Why – …apparently it was time for a change – life happens …business decisions are made by those that shoulder the rudder and compass

Where – all encompassing across the width and breadth of Microsoft’s landscape

When – SBS 2011 w/ SA stops being sold July 31’st, 2012, SBS 2011 platform stops as OEM December 31’st, 2013, SBS 2011 platform in VL and … stops June 30, 2013 – the Windows Server Essentials 2012 product launches with the Windows 2012 family of server expected in the August-September time frame.

**other important noteworthy aspects**

none of the new licensing and pricing for this model is out yet -  it is not yet possible to do an accurate cost comparison of whether buying SBS 2011 w/ SA now will be a good decision.  The historical Microsoft trend has been to supply the full next version products and licensing to be at a minimum equivalent to what SA covers; in the case of now defunct Windows Essential Business Server aka WEBS aka EBS, that meant a really incredibly good deal.  With the SBS 2012 platform that will likely mean Exchange, Exchange CALS, and Windows Server Standard 2012 …see the linked FAQ from the preceding post.

a script is under development to help integrate on-premise Exchange on a member server to Windows Server Essentials 2012 so that managing users and their email accounts can be done from the WSE console …sorta SBS-like – this integration script is available in the current downloadable beta

Windows Server Essentials 2012 will be the evolutionary step product from what is currently named Windows SBS 2011 Essentials and the licensing model of 25 users and no CALS required should carry forward.  WSE 21012 will add Direct Access as a new feature.

WSE will be able to be ‘transmogrified’ aka 25 user limit breakable via a one time purchasable upgrade script.  There will be no unique upper limit as the server essentially become a Windows Standard Server OS.  The de-duplication backup feature will expand up to 75 devices at this point.  Once the ‘transmog’ is applied you still get to keep the RWA, Remote Web Access, and De-dup Backup features.

SBSC is gone …Small Business competency (Silver or Gold) is an available path to consider going.  The benefits are in many ways nicer.  It costs nearly 562% more ($1,850 Silver versus $329 MAPS – as of today for US Partner)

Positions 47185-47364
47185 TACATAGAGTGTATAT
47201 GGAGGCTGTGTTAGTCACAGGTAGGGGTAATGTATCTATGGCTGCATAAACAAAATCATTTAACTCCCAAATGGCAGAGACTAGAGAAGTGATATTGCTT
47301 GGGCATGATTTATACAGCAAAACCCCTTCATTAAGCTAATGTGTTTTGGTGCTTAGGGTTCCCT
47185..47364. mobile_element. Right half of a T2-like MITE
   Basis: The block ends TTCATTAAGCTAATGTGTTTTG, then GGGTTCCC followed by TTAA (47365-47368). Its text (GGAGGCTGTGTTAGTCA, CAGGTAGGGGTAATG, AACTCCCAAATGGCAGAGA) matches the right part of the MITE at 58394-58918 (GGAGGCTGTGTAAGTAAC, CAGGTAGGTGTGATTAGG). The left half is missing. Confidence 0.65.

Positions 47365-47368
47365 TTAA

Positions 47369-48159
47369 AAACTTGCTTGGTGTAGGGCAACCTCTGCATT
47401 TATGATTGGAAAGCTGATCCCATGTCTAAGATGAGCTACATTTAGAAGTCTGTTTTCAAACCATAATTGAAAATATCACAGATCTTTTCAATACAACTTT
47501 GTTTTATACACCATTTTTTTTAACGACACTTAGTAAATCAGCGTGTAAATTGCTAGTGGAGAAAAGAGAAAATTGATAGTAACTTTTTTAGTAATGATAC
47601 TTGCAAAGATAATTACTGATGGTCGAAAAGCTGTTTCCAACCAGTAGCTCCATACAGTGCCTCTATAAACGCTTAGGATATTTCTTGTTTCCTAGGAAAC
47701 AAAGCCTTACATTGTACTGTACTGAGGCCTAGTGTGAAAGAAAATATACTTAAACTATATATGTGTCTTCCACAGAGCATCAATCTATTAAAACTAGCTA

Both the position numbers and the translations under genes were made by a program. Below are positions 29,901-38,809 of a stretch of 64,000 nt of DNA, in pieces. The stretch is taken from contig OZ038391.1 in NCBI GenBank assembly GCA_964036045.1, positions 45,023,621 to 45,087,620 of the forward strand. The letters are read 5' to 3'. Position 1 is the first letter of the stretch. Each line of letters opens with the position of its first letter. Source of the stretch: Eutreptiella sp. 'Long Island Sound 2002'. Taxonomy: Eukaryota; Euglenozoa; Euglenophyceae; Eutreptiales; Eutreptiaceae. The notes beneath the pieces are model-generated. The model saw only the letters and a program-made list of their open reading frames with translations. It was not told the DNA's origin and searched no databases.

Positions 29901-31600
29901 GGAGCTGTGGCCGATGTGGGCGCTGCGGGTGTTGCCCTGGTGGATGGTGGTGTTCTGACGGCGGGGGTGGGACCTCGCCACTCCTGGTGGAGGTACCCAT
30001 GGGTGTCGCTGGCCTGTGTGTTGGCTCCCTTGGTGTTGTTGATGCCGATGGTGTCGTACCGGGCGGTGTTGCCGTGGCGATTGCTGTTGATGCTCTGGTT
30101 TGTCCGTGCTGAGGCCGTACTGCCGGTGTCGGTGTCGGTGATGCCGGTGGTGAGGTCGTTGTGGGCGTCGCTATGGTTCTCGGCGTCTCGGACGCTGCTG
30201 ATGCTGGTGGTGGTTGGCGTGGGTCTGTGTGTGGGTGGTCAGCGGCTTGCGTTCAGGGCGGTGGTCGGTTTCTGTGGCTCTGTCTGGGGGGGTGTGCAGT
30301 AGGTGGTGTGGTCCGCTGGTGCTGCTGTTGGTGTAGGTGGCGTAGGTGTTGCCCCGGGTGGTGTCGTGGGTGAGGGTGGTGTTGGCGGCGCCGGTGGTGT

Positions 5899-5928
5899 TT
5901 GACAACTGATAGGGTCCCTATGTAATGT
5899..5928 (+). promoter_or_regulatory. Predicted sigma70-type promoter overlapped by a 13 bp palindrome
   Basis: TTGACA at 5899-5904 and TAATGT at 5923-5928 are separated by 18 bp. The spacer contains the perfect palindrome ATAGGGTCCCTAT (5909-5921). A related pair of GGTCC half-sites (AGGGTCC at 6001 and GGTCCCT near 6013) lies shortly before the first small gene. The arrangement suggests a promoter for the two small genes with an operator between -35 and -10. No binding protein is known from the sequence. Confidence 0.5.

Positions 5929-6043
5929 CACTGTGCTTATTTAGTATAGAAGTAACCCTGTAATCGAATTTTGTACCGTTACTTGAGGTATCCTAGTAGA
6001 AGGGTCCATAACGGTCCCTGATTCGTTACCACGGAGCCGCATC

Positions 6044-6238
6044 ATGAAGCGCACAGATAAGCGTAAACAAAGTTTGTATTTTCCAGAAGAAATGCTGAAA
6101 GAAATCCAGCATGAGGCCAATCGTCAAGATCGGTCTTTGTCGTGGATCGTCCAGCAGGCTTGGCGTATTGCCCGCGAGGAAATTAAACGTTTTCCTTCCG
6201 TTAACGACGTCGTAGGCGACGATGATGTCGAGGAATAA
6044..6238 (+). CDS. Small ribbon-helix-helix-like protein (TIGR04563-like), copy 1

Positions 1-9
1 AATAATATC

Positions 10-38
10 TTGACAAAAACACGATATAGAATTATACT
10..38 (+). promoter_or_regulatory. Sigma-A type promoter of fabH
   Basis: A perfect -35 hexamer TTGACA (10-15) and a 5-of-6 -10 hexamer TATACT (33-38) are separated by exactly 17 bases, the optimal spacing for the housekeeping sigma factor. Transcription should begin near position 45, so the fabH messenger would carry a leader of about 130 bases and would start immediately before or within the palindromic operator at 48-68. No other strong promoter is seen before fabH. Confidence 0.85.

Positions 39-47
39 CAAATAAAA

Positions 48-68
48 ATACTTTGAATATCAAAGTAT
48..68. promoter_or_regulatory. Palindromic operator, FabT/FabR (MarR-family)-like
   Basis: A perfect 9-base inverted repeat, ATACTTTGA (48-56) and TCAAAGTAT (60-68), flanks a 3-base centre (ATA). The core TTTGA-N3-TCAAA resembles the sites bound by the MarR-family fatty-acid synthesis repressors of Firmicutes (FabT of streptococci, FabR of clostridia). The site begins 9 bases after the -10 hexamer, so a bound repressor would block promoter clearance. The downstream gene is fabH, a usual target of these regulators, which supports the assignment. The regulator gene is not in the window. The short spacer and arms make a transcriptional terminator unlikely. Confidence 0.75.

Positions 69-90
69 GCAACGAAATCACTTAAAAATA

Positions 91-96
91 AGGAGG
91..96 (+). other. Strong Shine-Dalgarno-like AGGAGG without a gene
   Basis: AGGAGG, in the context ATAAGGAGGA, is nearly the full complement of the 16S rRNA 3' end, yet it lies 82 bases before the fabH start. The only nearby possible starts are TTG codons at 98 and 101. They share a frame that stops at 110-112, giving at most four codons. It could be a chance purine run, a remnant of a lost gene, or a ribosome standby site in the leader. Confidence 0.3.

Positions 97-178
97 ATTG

**General Banter**

Ouch that hurt …didn’t see that coming?  Probably because up to a month ago their were reports of development on a product to replace SBS 2011 still underway.

Although the never-ending siren call of ‘go to the cloud’ beckons, many on-premise clients are resisting; their LoB apps, data security requirements, and their bandwidth costs are key factors.  Resistance is futile or so I’ve been told.

So while you can still do on-premise, it isn’t for those that are simpletons or light on their ability to follow complex instructions and do their due diligent preparations to ensure good healthy rollout projects.  We’ve been encouraged and guided to adapt to the SBS mantra of putting everything possible on a single box to maximize value to the customer.  In this era, we can now still do this but can silo the various resource monster products onto their own virtual machine where all the products like Exchange, IIS, and SQL can coexist but yet be constrained by assignment of memory or CPU cores.

**Silver Lining**

As painful as this transition is, if we can get all the keystone IT infrastructure software components in VM’s under a single Virtual Parent and keep pricing in line with its historical small business affordability; then we will be in a better place.  Having a BDC and redundant DNS is in reach.  Another perk is that ISV’s can design their LoB software for Windows Server and not have to specially accommodate a ‘small’ flavored unique server platform as has been the case.  This also provides the ability to opt into increased DR resiliency by implementing the usage of HyperV clustering with the VM’s on a common NAS.  For those business that never want to be down for long; this is a great new option albeit with a doubled++ price on hardware.

autorun.inf AV blocking gotcha

Discovered this today from within Windows 7. …Any software process that involves copying, moving, or even deleting the autorun.inf file can fail as a result of current default antivirus software (aka AV) behavior.  This file is at the root of every Windows drive.